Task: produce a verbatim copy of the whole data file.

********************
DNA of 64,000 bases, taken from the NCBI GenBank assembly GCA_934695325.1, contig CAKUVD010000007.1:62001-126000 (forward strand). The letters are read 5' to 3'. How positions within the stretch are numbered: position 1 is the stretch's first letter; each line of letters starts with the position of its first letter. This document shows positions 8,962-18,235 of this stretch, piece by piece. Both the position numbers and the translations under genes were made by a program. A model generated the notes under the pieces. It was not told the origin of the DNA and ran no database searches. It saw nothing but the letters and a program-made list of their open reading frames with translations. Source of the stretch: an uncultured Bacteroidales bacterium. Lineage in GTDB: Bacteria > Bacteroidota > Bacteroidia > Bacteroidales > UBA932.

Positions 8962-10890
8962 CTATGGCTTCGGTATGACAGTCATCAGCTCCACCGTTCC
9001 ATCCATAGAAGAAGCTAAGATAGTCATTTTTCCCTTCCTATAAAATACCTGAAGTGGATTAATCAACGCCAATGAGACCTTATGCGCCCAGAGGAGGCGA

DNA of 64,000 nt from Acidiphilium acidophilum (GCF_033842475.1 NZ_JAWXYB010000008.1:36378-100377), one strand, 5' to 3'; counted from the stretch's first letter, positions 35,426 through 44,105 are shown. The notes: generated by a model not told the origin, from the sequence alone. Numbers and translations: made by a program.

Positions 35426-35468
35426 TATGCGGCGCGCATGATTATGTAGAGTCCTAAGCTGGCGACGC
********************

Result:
DNA of 64,000 bases, taken from the NCBI GenBank assembly GCA_934695325.1, contig CAKUVD010000007.1:62001-126000 (forward strand). The letters are read 5' to 3'. How positions within the stretch are numbered: position 1 is the stretch's first letter; each line of letters starts with the position of its first letter. This document shows positions 8,962-18,235 of this stretch, piece by piece. Both the position numbers and the translations under genes were made by a program. A model generated the notes under the pieces. It was not told the origin of the DNA and ran no database searches. It saw nothing but the letters and a program-made list of their open reading frames with translations. Source of the stretch: an uncultured Bacteroidales bacterium. Lineage in GTDB: Bacteria > Bacteroidota > Bacteroidia > Bacteroidales > UBA932.

Positions 8962-10890
8962 CTATGGCTTCGGTATGACAGTCATCAGCTCCACCGTTCC
9001 ATCCATAGAAGAAGCTAAGATAGTCATTTTTCCCTTCCTATAAAATACCTGAAGTGGATTAATCAACGCCAATGAGACCTTATGCGCCCAGAGGAGGCGA

DNA of 64,000 nt from Acidiphilium acidophilum (GCF_033842475.1 NZ_JAWXYB010000008.1:36378-100377), one strand, 5' to 3'; counted from the stretch's first letter, positions 35,426 through 44,105 are shown. The notes: generated by a model not told the origin, from the sequence alone. Numbers and translations: made by a program.

Positions 35426-35468
35426 TATGCGGCGCGCATGATTATGTAGAGTCCTAAGCTGGCGACGC